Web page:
How real-time data can enable businesses to build a prioritisation framework for growth
Every sector today, in some capacity, banks on real-time data from those that interact with it. Examples lie across industries, in hospitality that depends on regular ratings from customers or on social media, where approval can be communicated instantly through likes and comments. So much so that Tejas Baldev, Sales Director APAC, Redis, believes that a real-time experience is not even a debate in today’s world.
Tejas was speaking with Ramarko Sengupta (Senior Editor, YourStory) in a fireside chat on ‘Delivering real-time data experience at scale’ on the second day of TechSparks 2022.
Importance of delivering real-time data
Tejas highlighted the way most unicorns today have made our lives easier, where “everything feels like magic”. To respond quickly, correctly, and efficiently is the need of the hour, he said, adding that response time is directly tied to the bottom line.
He shared various studies to support this statement — one study by Amazon revealed that a latency of a hundred milliseconds cost them 1 per cent in their overall business. Another study by Google identified that half a second of search experience deterioration was leading to 20 percent of their users moving to another platform or quitting searching at all.
“It’s so critical to keep the customers onboarded with a great customer experience, and the way to do that is to deliver an instant experience to them,” he said, adding that while consumers care about price, they also care about the experience, which will be the differentiating factor among many competing companies in the market.
Redis’ operations and offerings
Established in 2009 in Sicily by Salvatore Sanfilippo, Redis is an open-source, in-memory, multi-model database. “We started as a RAM-based database, also called an in-memory database. It is a no-sequel database, which means you get a lot of flexibility in making your code on top of that run,” he said.
Tejas admitted that 10-12 years ago, it was challenging to monetise open-source and build a sustainable business around it. But this has changed now, thanks to technology. He said that the popularity of open-source and its monetisation are both related to developer love and the community around it.
“Today, any new project that is coming up has to be open-source; that is the only way to get adoption on top of it,” said Tejas, adding that it is still not easy today to build a business model around open-source.
Redis is sponsored by Redis Inc., “which contributes 90-95 per cent of the code”. They are tasked with ensuring the open-source is bug-free and up-to-date. The second investment, he said, is in education. Redis ensures free education at Redis University that allows students to obtain a certification and learn more about Redis’ solutions.
Their third investment is in the community. They conduct Redis Days with developer-focused events. “However, to keep the lights up, we need to have a commercial offering so we partner with a lot of cloud providers to give you a fully managed service,” said Tejas, adding that they also offer on-premise deployment to a few traditional customers. “We continue to believe that a very vibrant community is the real backing behind any open-source project,” he added.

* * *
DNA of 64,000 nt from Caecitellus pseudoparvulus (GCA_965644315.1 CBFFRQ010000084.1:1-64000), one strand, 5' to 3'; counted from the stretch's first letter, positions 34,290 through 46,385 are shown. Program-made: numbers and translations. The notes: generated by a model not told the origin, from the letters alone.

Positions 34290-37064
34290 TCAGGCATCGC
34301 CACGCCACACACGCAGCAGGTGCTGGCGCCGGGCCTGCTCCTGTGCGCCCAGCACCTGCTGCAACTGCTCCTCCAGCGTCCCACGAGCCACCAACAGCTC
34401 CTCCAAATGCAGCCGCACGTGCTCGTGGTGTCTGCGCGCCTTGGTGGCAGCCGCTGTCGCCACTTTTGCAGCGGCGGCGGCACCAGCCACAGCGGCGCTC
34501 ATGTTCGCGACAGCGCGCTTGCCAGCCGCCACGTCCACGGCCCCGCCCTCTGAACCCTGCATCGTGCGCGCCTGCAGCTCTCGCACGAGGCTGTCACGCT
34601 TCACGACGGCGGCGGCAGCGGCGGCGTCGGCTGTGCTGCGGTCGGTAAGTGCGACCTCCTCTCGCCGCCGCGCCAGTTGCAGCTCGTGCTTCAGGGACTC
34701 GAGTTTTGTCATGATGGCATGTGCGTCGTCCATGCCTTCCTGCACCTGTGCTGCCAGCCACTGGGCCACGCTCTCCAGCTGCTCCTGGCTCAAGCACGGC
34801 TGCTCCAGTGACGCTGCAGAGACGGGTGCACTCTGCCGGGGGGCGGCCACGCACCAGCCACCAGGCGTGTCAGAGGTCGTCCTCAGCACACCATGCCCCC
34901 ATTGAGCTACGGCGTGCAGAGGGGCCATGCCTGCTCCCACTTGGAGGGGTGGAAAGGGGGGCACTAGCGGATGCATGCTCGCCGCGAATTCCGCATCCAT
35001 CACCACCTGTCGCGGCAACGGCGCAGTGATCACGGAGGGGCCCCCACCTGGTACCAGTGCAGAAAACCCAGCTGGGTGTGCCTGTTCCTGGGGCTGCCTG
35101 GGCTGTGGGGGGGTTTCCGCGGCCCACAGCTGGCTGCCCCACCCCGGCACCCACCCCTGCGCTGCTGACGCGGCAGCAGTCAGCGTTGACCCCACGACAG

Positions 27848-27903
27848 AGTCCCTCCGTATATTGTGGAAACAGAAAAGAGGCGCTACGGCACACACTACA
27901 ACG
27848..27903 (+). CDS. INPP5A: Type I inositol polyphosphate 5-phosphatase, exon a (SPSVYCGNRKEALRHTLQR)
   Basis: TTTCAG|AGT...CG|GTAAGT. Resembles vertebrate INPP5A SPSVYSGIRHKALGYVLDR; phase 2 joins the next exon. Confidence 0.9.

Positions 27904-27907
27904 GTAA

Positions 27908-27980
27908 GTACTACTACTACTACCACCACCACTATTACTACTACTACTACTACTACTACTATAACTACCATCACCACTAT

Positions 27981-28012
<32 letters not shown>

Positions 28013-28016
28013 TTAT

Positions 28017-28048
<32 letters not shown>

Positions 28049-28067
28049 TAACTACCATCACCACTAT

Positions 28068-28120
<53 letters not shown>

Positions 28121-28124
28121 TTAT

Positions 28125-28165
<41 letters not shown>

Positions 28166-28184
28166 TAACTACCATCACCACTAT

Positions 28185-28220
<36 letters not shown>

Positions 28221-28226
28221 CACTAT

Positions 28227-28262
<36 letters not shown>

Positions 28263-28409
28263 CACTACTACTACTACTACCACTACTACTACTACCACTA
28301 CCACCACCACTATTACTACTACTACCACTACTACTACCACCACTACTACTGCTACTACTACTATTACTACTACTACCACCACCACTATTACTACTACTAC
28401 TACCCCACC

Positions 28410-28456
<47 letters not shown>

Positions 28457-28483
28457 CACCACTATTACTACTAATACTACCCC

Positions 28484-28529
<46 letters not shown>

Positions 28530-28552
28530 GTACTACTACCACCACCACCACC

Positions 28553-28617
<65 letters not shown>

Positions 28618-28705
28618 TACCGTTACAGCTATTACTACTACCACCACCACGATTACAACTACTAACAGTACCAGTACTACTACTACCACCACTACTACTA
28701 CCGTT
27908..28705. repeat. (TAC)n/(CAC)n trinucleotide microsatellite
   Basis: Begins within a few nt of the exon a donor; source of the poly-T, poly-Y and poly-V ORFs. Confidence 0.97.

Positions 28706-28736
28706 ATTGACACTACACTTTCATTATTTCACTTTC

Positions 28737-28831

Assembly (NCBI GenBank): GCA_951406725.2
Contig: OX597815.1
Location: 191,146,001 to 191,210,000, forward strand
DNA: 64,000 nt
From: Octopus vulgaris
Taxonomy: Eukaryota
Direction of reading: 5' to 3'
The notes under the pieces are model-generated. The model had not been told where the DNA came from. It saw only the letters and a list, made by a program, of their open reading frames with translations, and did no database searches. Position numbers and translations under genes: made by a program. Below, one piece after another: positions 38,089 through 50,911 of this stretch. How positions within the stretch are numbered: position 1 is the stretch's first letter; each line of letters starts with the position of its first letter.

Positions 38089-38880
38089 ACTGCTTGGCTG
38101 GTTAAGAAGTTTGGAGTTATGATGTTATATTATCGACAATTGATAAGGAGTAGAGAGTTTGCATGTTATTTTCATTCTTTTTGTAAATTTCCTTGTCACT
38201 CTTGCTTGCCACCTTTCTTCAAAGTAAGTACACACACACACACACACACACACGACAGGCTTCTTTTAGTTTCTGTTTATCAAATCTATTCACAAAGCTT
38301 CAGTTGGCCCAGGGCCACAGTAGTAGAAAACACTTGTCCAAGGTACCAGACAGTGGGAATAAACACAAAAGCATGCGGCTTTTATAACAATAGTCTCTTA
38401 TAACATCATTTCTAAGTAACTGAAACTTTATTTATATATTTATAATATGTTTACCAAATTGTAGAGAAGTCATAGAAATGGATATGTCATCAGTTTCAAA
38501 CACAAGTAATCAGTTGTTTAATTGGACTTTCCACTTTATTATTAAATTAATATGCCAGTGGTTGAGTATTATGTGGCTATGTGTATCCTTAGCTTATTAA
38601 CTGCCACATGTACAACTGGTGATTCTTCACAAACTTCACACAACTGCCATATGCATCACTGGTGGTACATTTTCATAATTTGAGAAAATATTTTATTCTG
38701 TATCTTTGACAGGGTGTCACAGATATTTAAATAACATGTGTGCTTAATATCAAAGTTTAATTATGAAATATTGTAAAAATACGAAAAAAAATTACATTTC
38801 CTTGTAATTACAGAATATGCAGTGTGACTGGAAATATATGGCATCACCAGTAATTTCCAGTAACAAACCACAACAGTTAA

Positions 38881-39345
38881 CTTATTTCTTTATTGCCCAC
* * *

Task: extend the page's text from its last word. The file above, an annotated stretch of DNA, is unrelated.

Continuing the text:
No-sequel and purpose-built databases
Talking about the shift in database adoption over time, Tejas highlighted that although the term ‘multi-model database’ was coined in 2012, the world is shifting towards it from a purpose-built database. This enables customers to execute a few functions beyond the core value of a database.
“All the native, popular database companies are going to build more and more functionalities and will try to move towards multi-model because there is a lot of abstraction that we need to do from a developer’s point of view,” Tejas said. He believes that consolidating databases and moving to multi-model will solve a lot of problems, which is a clear trend observed in many database companies.
Redis’ pricing schemes
The beauty of open-source, Tejas said, is that the same tools that are used at big companies are accessible to small or midsize startups. This is called open-core. “Open-source companies today have to leave a lot of value on the table, which means [they] probably give you 98 or 97 features and just keep 3 of them in the enterprise version,” he said.
Because these resources are available, companies can build things very cost-efficiently and quickly, which can validate whether the software will solve their problem. Post-validation, Tejas said, one can onboard their startup plans on it and see how things scale.
Redis use cases
“Some of the verticals that love us are gaming, fintech, media and entertainment, but then it transpires into anything which requires a real-time experience,” Tejas said, adding that this works for any consumer-grade application that wants to deliver excellent customer experience and also for traditional organisations who need to harness the power of real-time data.
Tejas acknowledged that fintech is one sector that is seeing tremendous evolution and potential for a super app, which PhonePe is doing a very good job in.
Right from the point of login, Redis allows authentication, OTP generation, data storage and recommendation, he noted, adding that many fintech companies use Redis for fraud and anomaly detection because of its quick real-time response.
Data transforming business
Tejas noted that companies are now prioritising sustainable growth and investment, where CEOs are relying on real-time data to make crucial decisions. A CIO’s role is going to change from being reactive to proactive, he said, adding that their decisions on growth and investment will be governed by data.